By now I’ve written a pretty extensive series of articles on deckbuilding games. In doing so I’ve always compared the games to Dominion — but I’ve never rally looked closely at the mechanics of Dominion on their own.
So this week — partially in honor of the 73rd Dominion supplement, Dark Ages — I’m going to consider Dominion as it was presented in the original release, talk about its mechanics, and also give my opinions on how central those mechanics are to the deckbuilding genre as a whole.
The Real Basics
A Deck of Cards: Since Dominion is a (the) deckbuilding game, you need to start off with a deck of cards. Or, to be more precise, a personal deck of cards. I think this has to be one of the core definitions of deckbuilding in general, because without it … well you’d have something-else-building games.
The idea that all players start the game with the same decks is, however, a basic idea from Dominion that doesn’t have to be the case in all deckbuilding games (but usually is).
A Hand of Cards: You start out each turn of Dominion with a small number of cards in your hand — typically, 5. Again, I think the idea of having a hand of cards is crucial to the definition of deckbuilding, because buying new cards, placing them into your deck, then having them reappear in a randomized way is pretty much the heart of the genre. Certainly, other games allow the occasional card to be left out after it’s played (Dominion: Seaside) or even to enter play already out (Eminent Domain), but those are pretty small variants of the main idea.
I will say that I’m pretty surprised that most games have stuck with hand sizes of either 5 or 6. It seems to me like there’s more opportunity for variety here, but the only notable change that we’ve seen is that games with higher requirements for cards working together have typically allowed a one larger handsize (e.g., 6). The one exception I’m aware of is Pergamemnon which has a hand size of 3.
Buying the Cards
Sets of Cards Available for Purchase: In Dominion you always have 10 sets of “special” cards available for purchase, plus at least 3 sets of victory points and 3 sets of currency. This strikes me as a pretty basic rule, sure, but I think it’s a pretty specific way to support the deckbuilding genre. It’s certainly not required and I’m somewhat surprised that early on so many games exactly mimicked it (Resident Evil, Penny Arcade, even Quarriors).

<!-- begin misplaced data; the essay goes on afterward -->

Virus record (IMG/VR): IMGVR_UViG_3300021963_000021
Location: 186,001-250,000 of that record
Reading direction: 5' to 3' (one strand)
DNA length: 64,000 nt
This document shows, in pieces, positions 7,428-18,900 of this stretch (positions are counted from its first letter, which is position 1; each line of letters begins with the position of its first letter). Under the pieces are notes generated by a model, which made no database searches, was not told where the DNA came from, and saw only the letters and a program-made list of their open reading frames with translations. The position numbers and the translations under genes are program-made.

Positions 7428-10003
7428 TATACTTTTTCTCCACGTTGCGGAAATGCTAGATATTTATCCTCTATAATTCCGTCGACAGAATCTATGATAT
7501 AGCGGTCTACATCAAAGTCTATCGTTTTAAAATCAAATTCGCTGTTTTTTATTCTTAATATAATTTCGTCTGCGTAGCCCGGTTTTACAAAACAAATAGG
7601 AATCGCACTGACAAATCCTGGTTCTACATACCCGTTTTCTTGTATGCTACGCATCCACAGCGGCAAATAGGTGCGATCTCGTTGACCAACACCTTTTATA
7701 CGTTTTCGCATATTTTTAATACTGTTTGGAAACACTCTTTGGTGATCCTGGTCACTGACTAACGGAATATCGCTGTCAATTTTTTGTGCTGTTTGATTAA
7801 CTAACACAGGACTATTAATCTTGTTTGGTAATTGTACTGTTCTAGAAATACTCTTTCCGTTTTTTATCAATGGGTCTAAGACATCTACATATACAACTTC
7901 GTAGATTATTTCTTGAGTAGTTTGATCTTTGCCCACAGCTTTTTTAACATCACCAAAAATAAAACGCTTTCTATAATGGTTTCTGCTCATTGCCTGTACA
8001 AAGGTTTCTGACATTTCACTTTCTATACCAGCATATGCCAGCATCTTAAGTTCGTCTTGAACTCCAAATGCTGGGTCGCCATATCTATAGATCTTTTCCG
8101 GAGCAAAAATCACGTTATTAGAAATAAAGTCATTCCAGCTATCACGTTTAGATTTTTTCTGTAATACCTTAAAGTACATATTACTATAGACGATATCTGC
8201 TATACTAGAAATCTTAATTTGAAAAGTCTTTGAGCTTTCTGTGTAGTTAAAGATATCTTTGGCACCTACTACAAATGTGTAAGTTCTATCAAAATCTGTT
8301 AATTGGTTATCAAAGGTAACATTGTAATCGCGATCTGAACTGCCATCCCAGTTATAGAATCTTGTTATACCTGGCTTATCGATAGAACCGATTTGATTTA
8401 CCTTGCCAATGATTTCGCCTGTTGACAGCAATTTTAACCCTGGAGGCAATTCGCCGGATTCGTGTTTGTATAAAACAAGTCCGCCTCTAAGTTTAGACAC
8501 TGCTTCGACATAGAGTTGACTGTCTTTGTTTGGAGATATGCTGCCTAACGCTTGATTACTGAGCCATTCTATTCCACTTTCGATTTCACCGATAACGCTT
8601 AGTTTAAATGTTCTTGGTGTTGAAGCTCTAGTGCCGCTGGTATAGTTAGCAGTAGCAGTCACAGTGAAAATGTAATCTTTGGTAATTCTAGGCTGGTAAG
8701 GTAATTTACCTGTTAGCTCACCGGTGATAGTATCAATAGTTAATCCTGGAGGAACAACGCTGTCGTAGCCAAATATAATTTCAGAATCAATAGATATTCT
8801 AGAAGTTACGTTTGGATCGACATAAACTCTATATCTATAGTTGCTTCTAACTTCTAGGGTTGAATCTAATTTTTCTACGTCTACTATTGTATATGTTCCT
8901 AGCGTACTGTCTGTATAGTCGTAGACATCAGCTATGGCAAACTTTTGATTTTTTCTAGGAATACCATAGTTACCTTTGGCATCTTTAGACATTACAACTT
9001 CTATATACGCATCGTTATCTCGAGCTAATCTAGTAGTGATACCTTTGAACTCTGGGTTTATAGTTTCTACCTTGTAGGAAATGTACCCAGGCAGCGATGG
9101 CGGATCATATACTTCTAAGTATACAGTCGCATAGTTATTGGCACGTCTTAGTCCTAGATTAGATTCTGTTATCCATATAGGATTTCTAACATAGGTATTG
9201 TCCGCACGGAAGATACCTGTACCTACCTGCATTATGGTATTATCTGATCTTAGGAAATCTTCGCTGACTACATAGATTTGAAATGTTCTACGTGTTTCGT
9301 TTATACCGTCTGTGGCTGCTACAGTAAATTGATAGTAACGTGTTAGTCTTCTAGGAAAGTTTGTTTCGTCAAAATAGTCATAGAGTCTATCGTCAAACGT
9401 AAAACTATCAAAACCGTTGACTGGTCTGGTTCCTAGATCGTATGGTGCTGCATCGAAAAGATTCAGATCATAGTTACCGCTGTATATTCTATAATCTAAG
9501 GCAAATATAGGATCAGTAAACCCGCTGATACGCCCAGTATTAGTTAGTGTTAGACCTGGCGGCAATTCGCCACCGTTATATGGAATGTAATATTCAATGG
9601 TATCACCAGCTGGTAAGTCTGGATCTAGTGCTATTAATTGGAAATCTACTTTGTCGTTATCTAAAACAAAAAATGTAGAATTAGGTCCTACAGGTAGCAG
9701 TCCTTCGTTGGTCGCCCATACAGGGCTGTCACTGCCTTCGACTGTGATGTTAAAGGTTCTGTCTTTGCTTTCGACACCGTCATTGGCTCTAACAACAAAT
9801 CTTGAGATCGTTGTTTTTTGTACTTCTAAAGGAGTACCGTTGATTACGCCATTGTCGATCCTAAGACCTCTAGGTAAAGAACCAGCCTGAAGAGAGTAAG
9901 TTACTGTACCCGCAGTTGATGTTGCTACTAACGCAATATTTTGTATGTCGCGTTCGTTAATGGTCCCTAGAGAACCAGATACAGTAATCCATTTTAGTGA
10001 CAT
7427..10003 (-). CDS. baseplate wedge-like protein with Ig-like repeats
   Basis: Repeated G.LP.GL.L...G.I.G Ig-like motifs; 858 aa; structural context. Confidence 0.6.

The most obvious variant is to make some sets of cards only available to certain players (Nightfall). However, you can also go much further afield, say by having cards totally randomized rather than being available in sets (Ascension).
Available Card Sets Are Randomized: In the modern day, the sets of cards that are available for purchase in Dominion are randomized, but this clearly wasn’t the original intent — as the “randomizer” cards were originally meant to be “placeholders”, showing when a set of cards was gone. Nonetheless, the idea is pretty ingrained in modern Dominion play; I even know some people who refuse to use the pre-configured configurations of kingdoms suggested in each set of rules. Which I think is kind of a pity, as pre-selected kingdoms can offer better interactions and can even suggest “scenarios” for play.
Cards Are Purchased: Even the fact that you have to purchase cards for some set price is a preconception from Dominion that doesn’t have to be the case in other deckbuilders — despite the fact that almost every deckbuilder has gone this way. A Few Acres of Snow is a rare exception that lets you win cards by taking over locations. I’m surprised more folks haven’t considered other ways to gain cards or even offered costless card “purchases” (e.g., you could easily just say “take one card and add it to your deck each turn”).
Playing the Cards
Cards Are Fully Discarded Each Turn: At the end of each turn of Dominion, you toss out your hand of cards and draw a new one. This certainly feels like it goes to the core idea of deckbuilding to me, because it’s about making the randomness of the deck work for you within the confines of a smaller hand of cards.
However, other games have clearly proven that this isn’t actually a requirement. You can instead add ways to refine your hand, like selective discarding (Eminent Domain) or selective storage (A Few Acres of Snow) without breaking the core conceits of the deckbuilding genre. Heck, you can even make it harder to manage hands, say by making discarding cards into a cost (A Few Acres of Snow) if you want to push things in the opposite direction.
Not Even Close to Core Mechanics
I was somewhat surprised by how some of the early deckbuilders considered ideas like “one buy”, “one action”, and even “one currency” to be core mechanics of the deckbuilder genre. That’s what makes a game like Tanto Cuore look like such a pale reflection of Dominion: they got confused about what was core to the deckbuilding genre and what was specific to Dominion and just copied it all.
And I might have gotten confused in this article; if there’s anything that you think isn’t actually core to deckbuilding or anything that I altogether missed I’d love to hear about it.
I’m going to to have one or two more articles about Dominion in the future, looking at how the different supplements have really expanded the gameplay, but in upcoming weeks I first expect to offer some more discussion of Alea of a look at yet-another deckbuilding game.